Posted on behalf of Derek Gruar, Senior Research Assistant at Hope Farm
Starlings are often described as a “marmite” bird you either “love them or hate them”. I’m very much the former and find them endlessly fascinating. Lately the profile of starlings has increased markedly with natural history programmes and even TV commercials using the allure of murmurations where thousands of starlings perform breath-taking pre-roost aerial displays.
Alas, our often-maligned noisy avian neighbour, has suffered a severe and prolonged population decline since the 1980’s. Across the UK the starling population has declined by over 60% since 1995 (BTO Breeding Bird Survey Data).
The exact causes of this decline have yet to be found. Research in Denmark found that declines in rural starling populations were most likely linked to changes in cattle grazing regimes and the effect this has on the availability of soil dwelling invertebrates such as leatherjackets and earthworms that are the main food for nestlings.
monitoring a starling nest box at Hope Farm, Credit: Chris Gomershall, RSPB
In the East of England, the area of grassland grazed by cattle or sheep has declined over the past few decades. Indeed half a century ago the farm that was to become RSPB Hope Farm was once a mixed farm with cattle. Today though we have just under 4% of the farm (6.5 hectares) as grassland which is grazed by both sheep and horses. It is thought that these small pastoral pockets of land within a landscape dominated by arable farming may benefit insectivorous birds such as the starling, in the way that small pockets of arable land in areas dominated by grassland have been shown to benefit granivorous species.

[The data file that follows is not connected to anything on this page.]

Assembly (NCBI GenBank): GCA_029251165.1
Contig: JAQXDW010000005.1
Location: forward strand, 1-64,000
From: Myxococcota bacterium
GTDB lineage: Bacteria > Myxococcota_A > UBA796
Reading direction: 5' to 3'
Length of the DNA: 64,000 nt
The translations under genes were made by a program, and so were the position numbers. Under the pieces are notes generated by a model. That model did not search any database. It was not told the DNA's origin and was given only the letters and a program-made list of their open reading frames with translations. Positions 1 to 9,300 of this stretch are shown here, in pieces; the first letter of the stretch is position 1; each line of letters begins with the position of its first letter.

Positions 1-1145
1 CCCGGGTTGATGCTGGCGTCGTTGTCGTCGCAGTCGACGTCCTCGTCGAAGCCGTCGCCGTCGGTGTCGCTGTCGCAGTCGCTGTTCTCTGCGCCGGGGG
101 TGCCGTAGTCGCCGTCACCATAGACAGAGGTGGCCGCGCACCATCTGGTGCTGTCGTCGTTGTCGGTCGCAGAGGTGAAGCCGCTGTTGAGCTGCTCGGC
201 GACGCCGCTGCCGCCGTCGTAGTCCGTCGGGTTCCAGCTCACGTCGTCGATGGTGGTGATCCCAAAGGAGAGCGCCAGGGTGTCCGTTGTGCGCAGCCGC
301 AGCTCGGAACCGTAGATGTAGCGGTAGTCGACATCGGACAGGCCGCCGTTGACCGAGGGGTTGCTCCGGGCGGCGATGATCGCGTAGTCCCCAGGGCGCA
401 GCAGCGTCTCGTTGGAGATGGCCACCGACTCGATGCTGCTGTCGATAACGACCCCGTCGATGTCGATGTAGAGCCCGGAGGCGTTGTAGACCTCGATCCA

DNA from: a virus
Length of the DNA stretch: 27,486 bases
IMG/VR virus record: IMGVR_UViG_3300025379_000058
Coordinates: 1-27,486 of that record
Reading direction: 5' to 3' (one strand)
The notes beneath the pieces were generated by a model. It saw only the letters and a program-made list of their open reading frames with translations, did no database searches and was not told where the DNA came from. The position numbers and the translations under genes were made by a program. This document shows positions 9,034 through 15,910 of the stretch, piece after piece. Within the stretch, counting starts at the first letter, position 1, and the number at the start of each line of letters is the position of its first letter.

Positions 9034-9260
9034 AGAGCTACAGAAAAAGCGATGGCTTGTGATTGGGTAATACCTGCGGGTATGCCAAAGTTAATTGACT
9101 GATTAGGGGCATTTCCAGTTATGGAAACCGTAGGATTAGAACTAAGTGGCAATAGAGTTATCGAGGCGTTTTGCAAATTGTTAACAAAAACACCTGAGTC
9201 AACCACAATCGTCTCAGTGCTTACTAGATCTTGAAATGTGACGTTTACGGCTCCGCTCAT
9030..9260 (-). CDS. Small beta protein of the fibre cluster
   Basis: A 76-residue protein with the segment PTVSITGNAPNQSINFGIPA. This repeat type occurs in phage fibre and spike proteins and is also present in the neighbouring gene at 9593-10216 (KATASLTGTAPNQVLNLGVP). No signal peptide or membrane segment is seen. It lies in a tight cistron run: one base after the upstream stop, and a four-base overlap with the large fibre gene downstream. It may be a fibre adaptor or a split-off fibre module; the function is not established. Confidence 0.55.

When RSPB first bought Hope Farm there were a small number of starlings nesting in old trees around the farm. By 2002 a number of nest boxes had been put up around the orchard and farmyard to see if it would be possible to increase numbers. Uptake of these boxes was quite steady and the number of boxes around the whole farm was expanded to around 50 by 2005. These boxes are systematically monitored each year for nesting starlings to determine occupancy rates, breeding success and also to take growth rate measurements of nestlings.
The bar chart below shows the number of starling territories the farm has held since 2000. The higher number of territories from 2008-2013 coincide with increased densities of sheep grazing on our paddocks linked to experimental research trials. In the past five years we have averaged around 13 territories per year, 2018 fitting into this pattern with 12 territories.
Number of Starling Territories RSPB Hope Farm 2000-2018
Each year we monitor the boxes from when the first eggs are laid until the last chicks fledge. The first eggs in 2018 were laid around 20th April over a week later than usual and two weeks later compared to some years.
Starling chicks aged 6 days and 16 days that had been feeding on cherries (note the stones in the nest). Credit Derek Gruar, RSPB
Number of Fledglings
All the nestlings are ringed and biometrics (tarsus length and weight) are taken on two dates before fledging (usually between 5 and 14 days old) to determine growth rates. On average each year our nest boxes fledge 52 birds. It’s sad to report that after the first broods in 2018 only 28 nestlings had fledged successfully. We think that the very dry conditions over the past month may have made it difficult for adults to forage for soil dwelling invertebrate food. We hope that some second clutches will be laid over the next couple of weeks to potentially increase the numbers fledging this year.